If you are hedging on buying this book- stop, buy it now, and read it in one sitting. If you are an addicted fan of Ilona Andrews, this is just the wonderful fix you've been looking for. If you have never read Ilona Andrews, this actually isn't a terrible place to start. The book is a solid stand-alone story with a lot of trademark IA fabulousness- action, mythology, monsters, and bad-ass fighting women. You may be happier starting with Kate Daniels' books (it is her world and we all just want to live in it, after all.)
Okay, my opening review paragraph is out of the way, so I'll go a little off-topic. I was TERRIFIED of this book. My must-read authors have been dropping like flies. There is a national epidemic of literary phoning it in (I blame this "publish 4 books a year" nonsense.) Some of my favorite authors have been taking the story that made them great and are spinning it off- concentrating on expanding the story by doing spin-offs with secondary characters within the beloved universe but which are not part of the overall story arc. And most of the time, they totally jump the shark. The series suffers for the decision. I don't have a huge critique as to why I find this to be so, however, I think the lack of the well-considered story arc and the novel, thoughtful building of a world just make these books less than their brothers and sisters. These books are usually stand-alones that are shoved in a dark corner of the overall story-line so they will not impact the original series. Okay, rant ended.
Ilona Andrews, on the other hand, actually made the stand-alone spin-off work. It wasn't perfect- but then my idea of perfect probably involves Kathy Bates hobbling the Andrews writing team and forcing them to finish the series NOW! So, take my less than perfect rating with the proverbial grain of salt. In fact, my less than perfect is probably a matter of personal preference.
The Perfect parts: I love Andrea. She only improved upon closer inspection. She is a perfect fit for Kate. I love that they complement each other so well and it makes her inclusion into Kate Daniels' world sensible as well as justifying her own book. Her bad-assedness never felt false. So many authors will tell you about a character but they do not have the actual chops to write a character that acts and talks and interacts in a way that actually illustrates the character trait and, then, effectively integrate that trait into the story-line in a meaningful and effective manner. IA has the chops. They are so good. Further, her emotional damage felt true, as well. Another IA talent- they have a way with the emotionally damaged character that is not angsty or resorts to psycho-babble. They are masters of under-statement yet they never lose the emotional resonation.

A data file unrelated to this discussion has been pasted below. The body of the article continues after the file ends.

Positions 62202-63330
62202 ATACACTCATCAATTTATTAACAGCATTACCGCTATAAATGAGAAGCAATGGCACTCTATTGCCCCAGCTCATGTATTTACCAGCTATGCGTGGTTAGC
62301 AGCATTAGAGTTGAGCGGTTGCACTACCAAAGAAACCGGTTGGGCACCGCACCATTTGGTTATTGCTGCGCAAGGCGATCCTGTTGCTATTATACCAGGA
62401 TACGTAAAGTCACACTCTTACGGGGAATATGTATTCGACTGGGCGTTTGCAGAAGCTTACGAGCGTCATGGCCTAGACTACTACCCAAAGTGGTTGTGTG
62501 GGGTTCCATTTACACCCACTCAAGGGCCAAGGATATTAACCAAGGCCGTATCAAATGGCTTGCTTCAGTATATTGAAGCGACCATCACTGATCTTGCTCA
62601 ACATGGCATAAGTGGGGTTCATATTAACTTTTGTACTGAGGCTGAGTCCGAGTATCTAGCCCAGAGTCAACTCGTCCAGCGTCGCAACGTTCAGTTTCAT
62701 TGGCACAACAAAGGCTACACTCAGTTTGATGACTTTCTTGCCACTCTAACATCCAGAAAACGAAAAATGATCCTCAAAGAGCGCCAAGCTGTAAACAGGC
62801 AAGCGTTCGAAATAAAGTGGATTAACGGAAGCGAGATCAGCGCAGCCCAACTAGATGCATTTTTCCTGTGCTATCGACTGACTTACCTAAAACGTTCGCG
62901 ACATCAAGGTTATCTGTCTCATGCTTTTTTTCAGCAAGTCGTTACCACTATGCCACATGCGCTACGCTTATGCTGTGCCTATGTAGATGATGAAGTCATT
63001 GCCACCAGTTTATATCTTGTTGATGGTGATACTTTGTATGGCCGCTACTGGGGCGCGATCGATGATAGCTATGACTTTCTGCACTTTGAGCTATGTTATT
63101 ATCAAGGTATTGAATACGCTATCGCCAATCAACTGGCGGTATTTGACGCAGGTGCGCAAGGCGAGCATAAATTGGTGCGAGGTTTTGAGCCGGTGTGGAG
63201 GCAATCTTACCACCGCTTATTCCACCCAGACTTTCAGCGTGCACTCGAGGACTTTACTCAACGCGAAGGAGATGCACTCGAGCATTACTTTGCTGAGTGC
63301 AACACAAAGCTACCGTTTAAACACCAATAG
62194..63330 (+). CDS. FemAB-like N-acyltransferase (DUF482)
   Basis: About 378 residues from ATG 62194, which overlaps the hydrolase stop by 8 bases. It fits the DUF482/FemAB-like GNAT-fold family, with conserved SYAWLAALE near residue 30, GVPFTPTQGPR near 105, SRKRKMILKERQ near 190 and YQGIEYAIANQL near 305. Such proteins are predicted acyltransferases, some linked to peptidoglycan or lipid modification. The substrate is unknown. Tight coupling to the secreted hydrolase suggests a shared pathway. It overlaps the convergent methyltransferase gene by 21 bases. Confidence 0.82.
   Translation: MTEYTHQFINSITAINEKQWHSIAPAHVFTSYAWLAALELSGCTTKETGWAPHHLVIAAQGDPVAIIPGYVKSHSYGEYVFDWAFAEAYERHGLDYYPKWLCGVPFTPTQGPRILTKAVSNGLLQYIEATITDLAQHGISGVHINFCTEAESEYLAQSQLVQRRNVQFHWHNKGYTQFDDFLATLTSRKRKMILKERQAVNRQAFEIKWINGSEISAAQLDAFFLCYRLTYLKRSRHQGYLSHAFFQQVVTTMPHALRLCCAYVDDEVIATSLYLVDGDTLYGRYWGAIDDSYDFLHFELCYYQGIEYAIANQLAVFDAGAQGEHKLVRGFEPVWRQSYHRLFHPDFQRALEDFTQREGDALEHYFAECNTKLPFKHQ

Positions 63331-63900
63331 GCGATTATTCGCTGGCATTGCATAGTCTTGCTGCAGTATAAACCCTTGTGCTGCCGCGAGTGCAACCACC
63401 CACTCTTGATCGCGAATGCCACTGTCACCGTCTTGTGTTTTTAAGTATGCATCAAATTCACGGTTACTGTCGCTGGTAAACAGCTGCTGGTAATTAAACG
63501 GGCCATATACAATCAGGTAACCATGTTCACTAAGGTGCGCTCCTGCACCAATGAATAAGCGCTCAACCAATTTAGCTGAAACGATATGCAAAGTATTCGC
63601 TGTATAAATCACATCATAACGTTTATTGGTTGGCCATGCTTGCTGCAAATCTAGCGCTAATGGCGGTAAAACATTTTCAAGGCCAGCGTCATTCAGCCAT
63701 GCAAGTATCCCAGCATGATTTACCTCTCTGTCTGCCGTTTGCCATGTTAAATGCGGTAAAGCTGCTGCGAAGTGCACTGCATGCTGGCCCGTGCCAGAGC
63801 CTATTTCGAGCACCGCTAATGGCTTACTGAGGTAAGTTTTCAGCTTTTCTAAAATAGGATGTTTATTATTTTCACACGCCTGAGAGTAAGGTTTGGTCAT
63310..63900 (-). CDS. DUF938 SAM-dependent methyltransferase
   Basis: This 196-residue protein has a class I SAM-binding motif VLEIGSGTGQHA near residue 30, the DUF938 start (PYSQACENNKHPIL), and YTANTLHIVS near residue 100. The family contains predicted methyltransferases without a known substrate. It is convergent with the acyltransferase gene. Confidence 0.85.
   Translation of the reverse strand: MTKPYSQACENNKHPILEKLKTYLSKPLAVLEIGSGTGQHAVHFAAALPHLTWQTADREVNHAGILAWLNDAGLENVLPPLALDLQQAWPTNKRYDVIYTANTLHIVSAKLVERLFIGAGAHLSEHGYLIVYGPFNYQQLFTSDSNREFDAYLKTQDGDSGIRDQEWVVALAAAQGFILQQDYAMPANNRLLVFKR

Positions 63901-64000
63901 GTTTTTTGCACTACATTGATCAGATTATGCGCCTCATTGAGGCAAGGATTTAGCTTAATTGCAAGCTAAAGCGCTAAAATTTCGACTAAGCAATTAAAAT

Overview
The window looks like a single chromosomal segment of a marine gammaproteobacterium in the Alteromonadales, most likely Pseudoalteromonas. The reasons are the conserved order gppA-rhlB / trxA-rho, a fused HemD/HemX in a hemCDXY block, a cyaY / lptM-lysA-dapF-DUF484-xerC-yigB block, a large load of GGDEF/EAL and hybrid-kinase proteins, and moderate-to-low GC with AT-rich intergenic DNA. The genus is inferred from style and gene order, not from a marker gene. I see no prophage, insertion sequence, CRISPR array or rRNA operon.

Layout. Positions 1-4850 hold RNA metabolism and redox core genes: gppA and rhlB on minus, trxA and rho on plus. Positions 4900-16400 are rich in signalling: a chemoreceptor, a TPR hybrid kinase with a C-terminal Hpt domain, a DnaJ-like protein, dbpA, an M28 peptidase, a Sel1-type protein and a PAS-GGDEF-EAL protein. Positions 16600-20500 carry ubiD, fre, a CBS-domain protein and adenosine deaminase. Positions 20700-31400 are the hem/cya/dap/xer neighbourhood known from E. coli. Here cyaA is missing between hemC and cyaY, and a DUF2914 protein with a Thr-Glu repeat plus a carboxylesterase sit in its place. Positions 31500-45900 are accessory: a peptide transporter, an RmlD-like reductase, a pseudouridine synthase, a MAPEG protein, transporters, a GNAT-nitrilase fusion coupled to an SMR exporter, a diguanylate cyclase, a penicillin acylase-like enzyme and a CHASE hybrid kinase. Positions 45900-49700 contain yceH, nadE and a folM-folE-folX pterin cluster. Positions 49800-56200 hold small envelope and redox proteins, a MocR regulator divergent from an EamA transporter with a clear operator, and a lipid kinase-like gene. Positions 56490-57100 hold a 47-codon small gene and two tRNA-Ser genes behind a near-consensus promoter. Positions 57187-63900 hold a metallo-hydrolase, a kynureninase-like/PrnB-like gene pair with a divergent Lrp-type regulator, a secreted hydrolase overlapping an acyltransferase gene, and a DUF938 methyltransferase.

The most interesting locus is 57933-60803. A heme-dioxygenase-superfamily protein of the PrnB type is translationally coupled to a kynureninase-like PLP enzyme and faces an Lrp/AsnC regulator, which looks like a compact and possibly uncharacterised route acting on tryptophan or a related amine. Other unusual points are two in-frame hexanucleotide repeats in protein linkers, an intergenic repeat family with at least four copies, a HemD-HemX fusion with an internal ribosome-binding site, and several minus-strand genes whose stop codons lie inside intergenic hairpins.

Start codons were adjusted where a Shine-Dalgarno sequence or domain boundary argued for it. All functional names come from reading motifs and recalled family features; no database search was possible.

The story was a solid Kate Daniels story: a lot of action, some of our favorite secondary characters made appearances, and a solid use of arcane mythology to create the bad guy. The story rolled right on without lagging. The pacing was tight and well-thought. Aside from the action storyline, there were two particular sub-plots that were handled nicely and provided the necessary break from the monster-killing. One, Andrea and Raphael had to navigate their relationship. Next, Andrea had to navigate her relationship with Aunt B and the Pack. Both were pretty well-done.
A warning here- like a Kate Daniels book, the romance is a definite sub-plot. How many books did it take before Kate and Curran got together in any meaningful way? So, the book is pretty much all in Andrea's head and Raphael isn't as big a character as Andrea. This is her book. And the romance is just in particular scenes.
As for my less than perfect personal preference, I'm not sure I like the extended-view of Raphael. Sorry, but he was spoiled and callous and cruel. He seemed to expect Andrea to magically get over her grudge simply because he finally got over his- after, of course, stomping on Andrea made him feel a bit better. We got all of Andrea's side of the story of their relationship breakdown- Team Andrea! She was in the hospital for 3 days- then they took her- and TRIED her- and took away her career and identity! Who would not be on her side? She wins! Raphael's side just looks like he is whiny and refuses to compromise an inch on his untested principles and his standing in her life. In the Kate Daniels world, if Curran can let Kate out the door with a sword, then Raphael should be capable of recognizing the value and worth of Andrea's career and identity. So, there is the unequal dynamic of a bad-ass woman who is appreciating her own worth who is committing to a guy who hasn't demonstrated he has a solid grasp of her worth.
One more small critique, where does this fit into the timeline? Yes, it is post-Erra. But, then, we have a Jim appearance and comments about his single state? So, where does the Jim/Dali short story fit? See, I'm a fan but not rabid enough to spend too much time on their web-site. So, the answer to this may be out there but I feel it should have been in the book.
Finally, and again, not the most important point but I loved, loved, loved the American cover art. It was exceedingly well-done.